Schwenkow Throws Down The Gauntlet
Despite some pretty moderate trading figures,
“Yes,” he replied, when Pollstar asked if the ongoing negotiations with “a strong international partner” mean that he’s about to take on CTS Eventim in its own backyard.
When asked about the identity of the partner, Schenkow said, “I can’t comment on that at the moment – it’s too important.”
Paul Lafontaine – VP of European business development for global market leader
The Prague-based Ticketpro, geographically the nearest major ticket agency to DEAG’s Berlin HQ, denies it’s the mystery suitor. The guessing game doesn’t end there as the August 12th DEAG ad hoc press release announcing the move doesn’t say its future “joint venture” partner is even in the ticketing business.
One theory that can be struck out is that former Ticketmaster chief exec John Pleasants, who resigned his post August 23rd to “pursue a new endeavour,” is in the frame. Schwenkow denied Pleasants has any connection and Lafontaine says the ex-CEO’s future plans lie outside of ticketing.
At CTS, where first-half earnings have almost doubled, chairman / CEO Klaus-Peter Schulenberg shrugged off Schwenkow’s announcement.
“We will react to DEAG entering the ticketing market once they’ve done so,” Schulenberg said.
Both companies are recovering from a rocky start to the decade, after borrowing to acquire live music businesses, but Schulenberg’s apparent lack of concern about Schwenkow moving in on his patch will be down to the fact that CTS’s ticketing turnover is now four times what it was five years ago.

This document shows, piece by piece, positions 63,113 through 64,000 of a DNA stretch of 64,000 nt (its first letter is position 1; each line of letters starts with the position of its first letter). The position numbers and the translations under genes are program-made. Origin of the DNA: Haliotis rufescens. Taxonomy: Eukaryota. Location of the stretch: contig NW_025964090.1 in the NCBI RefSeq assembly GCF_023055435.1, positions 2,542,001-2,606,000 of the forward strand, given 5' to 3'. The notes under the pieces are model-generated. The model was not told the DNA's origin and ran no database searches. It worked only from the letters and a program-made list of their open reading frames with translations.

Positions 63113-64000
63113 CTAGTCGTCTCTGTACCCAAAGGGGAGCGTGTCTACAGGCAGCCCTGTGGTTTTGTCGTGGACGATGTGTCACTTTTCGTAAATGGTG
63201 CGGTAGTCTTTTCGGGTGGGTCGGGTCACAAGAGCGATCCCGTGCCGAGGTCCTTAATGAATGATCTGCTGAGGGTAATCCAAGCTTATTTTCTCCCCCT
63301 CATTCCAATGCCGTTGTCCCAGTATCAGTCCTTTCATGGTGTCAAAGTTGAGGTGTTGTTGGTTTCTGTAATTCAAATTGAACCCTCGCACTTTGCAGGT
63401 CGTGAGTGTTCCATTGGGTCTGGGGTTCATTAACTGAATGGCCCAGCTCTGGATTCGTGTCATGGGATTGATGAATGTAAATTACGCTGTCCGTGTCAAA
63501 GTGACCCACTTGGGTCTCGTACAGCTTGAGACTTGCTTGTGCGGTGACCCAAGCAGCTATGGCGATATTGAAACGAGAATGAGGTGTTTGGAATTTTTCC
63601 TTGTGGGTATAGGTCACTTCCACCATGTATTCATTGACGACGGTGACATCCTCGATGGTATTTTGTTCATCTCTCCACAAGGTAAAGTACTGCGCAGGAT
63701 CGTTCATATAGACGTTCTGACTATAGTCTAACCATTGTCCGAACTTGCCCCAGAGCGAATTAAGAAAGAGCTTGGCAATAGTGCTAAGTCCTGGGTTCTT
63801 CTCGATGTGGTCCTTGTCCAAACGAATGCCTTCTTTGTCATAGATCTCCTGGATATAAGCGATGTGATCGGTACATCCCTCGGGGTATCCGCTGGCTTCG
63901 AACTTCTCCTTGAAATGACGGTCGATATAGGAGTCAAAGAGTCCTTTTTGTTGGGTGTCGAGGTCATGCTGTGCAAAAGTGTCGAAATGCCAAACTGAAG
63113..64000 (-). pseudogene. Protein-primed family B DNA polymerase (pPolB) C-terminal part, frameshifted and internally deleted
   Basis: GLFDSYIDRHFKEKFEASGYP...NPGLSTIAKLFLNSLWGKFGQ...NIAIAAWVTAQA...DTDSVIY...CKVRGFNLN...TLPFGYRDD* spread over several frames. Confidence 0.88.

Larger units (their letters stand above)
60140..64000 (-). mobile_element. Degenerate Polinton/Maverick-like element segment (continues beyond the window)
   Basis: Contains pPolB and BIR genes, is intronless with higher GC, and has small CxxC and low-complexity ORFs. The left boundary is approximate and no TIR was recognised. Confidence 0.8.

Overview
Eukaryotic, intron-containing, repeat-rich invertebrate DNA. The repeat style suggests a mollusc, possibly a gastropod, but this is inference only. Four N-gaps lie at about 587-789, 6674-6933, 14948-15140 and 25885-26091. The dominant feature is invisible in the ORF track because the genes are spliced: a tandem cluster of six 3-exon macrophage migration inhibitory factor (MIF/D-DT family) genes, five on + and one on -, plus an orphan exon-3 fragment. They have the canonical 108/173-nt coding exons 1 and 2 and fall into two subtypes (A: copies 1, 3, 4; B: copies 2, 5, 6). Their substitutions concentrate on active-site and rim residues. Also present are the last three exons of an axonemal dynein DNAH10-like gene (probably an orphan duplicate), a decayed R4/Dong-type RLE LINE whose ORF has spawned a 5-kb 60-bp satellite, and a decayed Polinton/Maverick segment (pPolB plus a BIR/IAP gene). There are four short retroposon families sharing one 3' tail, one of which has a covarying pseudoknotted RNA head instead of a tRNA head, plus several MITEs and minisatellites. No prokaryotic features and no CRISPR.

Half-year figures released August 17th show group revenues are up 18.5 percent to euro 144.3 million, earnings before interest and tax (EBIT) has increased 51 percent to euro 20.7 million and the group earnings almost doubled to euro 9.2 million.
If DEAG is to be a serious Internet ticketing competitor, then it’s taking on a rival that has seen its Internet business increase by 68 percent to 1.5 million sales during the first half of 2005. Around 40 million music and event fans visited the Internet portals at eventim.de and getgo.de.
Ticketing segment revenues as a whole were up 92 percent to euro 33 million, with half of that increase being put down to such special projects as the ConfedCup and World Cup 2006.
The gross profit margin from ticketing activities was 53.1 percent with earnings before interest and tax almost tripling to euro 10.5 million.
Although the Medusa Group – which includes CTS’s (roughly) half-share in FKP Scorpio, Marek Lieberberg, Peter Rieger, Dirk Becker, Semmel Concerts and Argo Concerts – saw its turnover rise 6 percent, earnings remain flat.
DEAG’s live music business has edged into profit, but the figures are still only a little better than flat and obviously missing the income from Zurich Hallenstadion, which is undergoing a facelift.
Earnings before interest and tax for the second quarter were half a million euro (it was minus that amount in Q1). A direct comparison with the company’s 2004 Q2 EBIT of euro 3.5 million is hardly like-for-like as around euro 3.6 million of that was a tax windfall
A year ago, Schwenkow’s search for additional revenue streams led him to increase the company’s involvement in classical music; he’s since secured a euro 23.4 million (US$30 million) private finance guarantee to fund more tours. A successful move into ticketing would put DEAG’s business model on a broader base, but a disaster could be as damaging as the estimated euro 3.9 million that it lost when its Stella Ag musical and theatre division went bust in 2002.
Schulenburg may be looking back a little further to 2001, when Qivive – an Internet ticketing portal in which DEAG had a 33 percent interest – went bust with debts of more than euro 10 million.
What was left of Qivive (basically the technology) was snapped up by Ticketcorner, which brings that company into the frame as a possible partner for Schwenkow.
In related news, DEAG CFO Wingolf Mielke has retired, one year after joining the company to oversee its restructuring. He’s been replaced by Dr. Ingo Steine, who began his career with German neighbours Bertelsman and has gone on to hold several senior management positions in the media industry.
— John Gammon